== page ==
ALBANY PARK — As many as 21,000 Chicagoans could be hit with eviction notices after Illinois’ eviction moratorium expires July 24, according to housing organizers.
Now, a citywide coalition has launched the Chicago Flats Initiative, a door-to-door outreach program connecting two-, three- and four-flat owners and renters to assistance programs that can keep them in their homes.
The effort is coming from community groups from across Chicago that long have organized around affordable housing.
Organizers are passing out flyers detailing the Illinois Housing Department Authority’s emergency rental assistance program, which can provide eligible people up to 12 months of unpaid rent and to three months of future rent, with a maximum grant of $25,000.
The group also is telling neighbors about Neighborhood Housing Services of Chicago programs that include:
- Foreclosure prevention resources to keep homeowners of two- to four-flats in their homes.
- HUD-certified financial counseling services and homebuyer education classes.
- Competitive mortgages.
- Home purchase assistance up to $20,000 and home improvement grants of up to $25,000.
- Health and safety inspections.
- Construction management services.
Evictions and foreclosures are expected to hit low- and moderate-income families in Chicago’s Black and Latino neighborhoods the hardest, according to the Lawyers Committee for Better Housing.
In helping neighbors stabilize their housing, the Chicago Flats Initiative is supporting its larger goal of preserving the city’s two-, three- and four-flat buildings. Those buildings make up 26 percent of Chicago’s housing stock overall and 35 percent of all rental housing, according to a DePaul University study.
“We don’t want to see what happened in the 2008 housing crisis repeated,” said Diane Limas, vice president of the board for Communities United, one of the groups going door to door. “The foreclosures during that crisis led to the displacement of Black and immigrant families from the city and in gentrifying areas. We didn’t want to see that happen again.”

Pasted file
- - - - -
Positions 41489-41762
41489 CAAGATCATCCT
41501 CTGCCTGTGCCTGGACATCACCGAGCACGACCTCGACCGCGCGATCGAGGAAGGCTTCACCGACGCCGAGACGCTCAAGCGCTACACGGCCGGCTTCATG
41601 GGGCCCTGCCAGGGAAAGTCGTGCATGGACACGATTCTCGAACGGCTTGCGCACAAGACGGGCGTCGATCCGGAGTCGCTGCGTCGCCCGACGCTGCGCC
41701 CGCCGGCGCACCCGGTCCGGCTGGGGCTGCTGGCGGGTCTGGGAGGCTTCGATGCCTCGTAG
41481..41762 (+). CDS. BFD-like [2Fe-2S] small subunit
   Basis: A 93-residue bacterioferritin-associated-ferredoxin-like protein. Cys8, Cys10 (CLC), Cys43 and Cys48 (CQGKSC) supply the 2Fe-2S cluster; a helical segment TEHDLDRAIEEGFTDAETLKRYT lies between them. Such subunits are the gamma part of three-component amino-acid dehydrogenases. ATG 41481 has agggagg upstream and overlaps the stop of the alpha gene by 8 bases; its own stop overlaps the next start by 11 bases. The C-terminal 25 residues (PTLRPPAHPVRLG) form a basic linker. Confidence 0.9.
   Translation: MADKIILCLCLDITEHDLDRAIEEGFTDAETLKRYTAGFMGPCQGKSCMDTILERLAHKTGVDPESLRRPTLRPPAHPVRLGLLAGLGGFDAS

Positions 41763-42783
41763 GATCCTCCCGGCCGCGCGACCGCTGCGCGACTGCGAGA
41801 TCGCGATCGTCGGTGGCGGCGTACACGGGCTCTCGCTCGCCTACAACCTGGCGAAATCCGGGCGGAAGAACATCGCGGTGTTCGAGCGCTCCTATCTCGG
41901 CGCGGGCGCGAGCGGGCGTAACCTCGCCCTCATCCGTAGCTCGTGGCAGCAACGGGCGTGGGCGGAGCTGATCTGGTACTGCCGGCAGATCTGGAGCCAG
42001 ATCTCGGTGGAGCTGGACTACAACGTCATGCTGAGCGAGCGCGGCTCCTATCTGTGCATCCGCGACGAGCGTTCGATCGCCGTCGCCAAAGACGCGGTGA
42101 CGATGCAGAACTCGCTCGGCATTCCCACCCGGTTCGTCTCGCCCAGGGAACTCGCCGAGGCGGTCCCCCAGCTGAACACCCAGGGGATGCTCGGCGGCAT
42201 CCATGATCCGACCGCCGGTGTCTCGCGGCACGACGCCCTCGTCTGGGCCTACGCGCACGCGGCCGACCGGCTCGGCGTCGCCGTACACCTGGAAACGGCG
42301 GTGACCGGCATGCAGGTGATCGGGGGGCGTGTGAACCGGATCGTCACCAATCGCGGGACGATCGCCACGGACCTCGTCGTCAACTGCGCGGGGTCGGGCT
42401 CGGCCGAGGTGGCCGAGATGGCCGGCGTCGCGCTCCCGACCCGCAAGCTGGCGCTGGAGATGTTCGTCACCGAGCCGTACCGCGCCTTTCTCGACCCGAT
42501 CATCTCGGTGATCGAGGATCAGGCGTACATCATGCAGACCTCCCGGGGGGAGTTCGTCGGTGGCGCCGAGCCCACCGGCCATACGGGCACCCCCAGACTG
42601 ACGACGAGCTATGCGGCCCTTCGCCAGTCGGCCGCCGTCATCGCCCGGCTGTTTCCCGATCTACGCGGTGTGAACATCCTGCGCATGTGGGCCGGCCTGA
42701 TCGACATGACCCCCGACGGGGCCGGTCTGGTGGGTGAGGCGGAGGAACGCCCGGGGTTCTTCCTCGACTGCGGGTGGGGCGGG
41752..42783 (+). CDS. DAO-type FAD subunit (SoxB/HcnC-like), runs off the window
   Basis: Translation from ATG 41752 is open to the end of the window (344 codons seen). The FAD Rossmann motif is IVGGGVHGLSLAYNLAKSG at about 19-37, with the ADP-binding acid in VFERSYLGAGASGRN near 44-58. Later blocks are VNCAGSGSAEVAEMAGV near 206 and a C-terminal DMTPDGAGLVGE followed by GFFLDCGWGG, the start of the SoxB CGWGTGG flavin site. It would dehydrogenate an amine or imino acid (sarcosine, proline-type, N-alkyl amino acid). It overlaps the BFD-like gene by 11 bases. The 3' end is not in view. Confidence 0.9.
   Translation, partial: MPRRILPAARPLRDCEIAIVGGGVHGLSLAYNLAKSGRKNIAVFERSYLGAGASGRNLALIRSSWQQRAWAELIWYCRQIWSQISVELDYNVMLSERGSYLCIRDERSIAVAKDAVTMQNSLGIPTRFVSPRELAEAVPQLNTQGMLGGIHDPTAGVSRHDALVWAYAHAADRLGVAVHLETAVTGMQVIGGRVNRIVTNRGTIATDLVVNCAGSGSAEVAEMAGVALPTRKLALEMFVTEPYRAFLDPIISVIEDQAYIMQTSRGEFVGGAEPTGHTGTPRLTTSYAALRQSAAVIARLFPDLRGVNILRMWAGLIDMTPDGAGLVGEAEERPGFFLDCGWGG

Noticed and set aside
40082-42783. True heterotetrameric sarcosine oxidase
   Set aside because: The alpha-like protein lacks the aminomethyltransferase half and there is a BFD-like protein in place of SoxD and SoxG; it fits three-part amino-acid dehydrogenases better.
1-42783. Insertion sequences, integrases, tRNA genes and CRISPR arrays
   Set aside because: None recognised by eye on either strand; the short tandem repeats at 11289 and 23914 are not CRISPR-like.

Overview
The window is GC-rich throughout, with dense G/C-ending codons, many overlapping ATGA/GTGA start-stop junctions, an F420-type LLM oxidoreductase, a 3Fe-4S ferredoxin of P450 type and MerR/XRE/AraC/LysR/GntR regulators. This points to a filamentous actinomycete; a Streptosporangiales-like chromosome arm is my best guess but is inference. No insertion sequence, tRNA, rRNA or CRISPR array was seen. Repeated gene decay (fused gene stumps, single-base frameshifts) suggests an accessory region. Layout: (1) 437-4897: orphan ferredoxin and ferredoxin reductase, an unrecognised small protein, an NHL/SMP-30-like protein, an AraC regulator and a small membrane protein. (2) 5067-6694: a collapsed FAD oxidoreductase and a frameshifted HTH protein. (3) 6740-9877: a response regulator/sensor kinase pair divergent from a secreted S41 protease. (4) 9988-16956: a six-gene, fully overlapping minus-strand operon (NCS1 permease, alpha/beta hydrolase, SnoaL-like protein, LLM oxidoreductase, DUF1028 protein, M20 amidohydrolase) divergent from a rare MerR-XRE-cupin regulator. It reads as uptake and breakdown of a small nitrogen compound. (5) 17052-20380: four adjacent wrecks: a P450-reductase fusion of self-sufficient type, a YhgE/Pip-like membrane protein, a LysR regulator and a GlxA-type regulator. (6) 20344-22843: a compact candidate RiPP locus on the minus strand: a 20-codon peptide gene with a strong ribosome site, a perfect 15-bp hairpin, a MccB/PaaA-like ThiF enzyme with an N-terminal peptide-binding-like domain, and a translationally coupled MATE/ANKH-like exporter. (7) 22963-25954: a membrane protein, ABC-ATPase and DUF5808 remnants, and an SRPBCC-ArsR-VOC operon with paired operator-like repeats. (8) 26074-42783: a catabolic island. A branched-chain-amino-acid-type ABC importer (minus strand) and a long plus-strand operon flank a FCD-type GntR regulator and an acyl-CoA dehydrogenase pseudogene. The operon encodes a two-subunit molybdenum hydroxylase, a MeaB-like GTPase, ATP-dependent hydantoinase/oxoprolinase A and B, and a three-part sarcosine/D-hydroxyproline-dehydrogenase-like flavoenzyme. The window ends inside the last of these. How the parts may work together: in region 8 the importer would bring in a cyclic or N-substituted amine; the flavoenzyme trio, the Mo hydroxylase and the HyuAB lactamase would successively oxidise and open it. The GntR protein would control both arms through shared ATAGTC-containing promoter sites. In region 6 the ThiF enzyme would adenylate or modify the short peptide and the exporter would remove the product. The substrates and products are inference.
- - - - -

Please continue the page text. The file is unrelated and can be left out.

‘I Am Committed To Staying In This Neighborhood’
On a humid summer day, volunteers with Communities United knocked on doors near North Spaulding and West Pensacola avenues as part of their outreach. Communities United has fought for affordable housing in Albany Park and surrounding neighborhoods for decades.
The group has already covered at least 50 blocks in Albany Park. If property owners and renters don’t answer the door, the group members leave behind a bag with flyers in Spanish and English explaining renters rights, resources for rental and mortgage assistance, homeowner programs, how to get vaccinated against coronavirus and more.
Among the group that day were Merced Alday and her daughter, Alexandra, 17. Merced Alday has lived in Albany Park for 27 years, and her daughter is a student at Roosevelt High School.
“Many times, people don’t know where to go get this kind of help to begin with. Or they don’t have immigration papers and they fear asking or seeking help,” Alday said in Spanish. “But if they don’t know about the kind of help that’s available, families have nothing but stress and will often move when they can’t afford to stay, especially with the loss of jobs in the pandemic.”
That displacement hurts children who lack stability for their education and development, Alday said, which is why she volunteers to help her neighbors.
“The people we do end up talking to, they rejoice because almost all of them didn’t know about these programs before we came to their door offering support,” Alday said.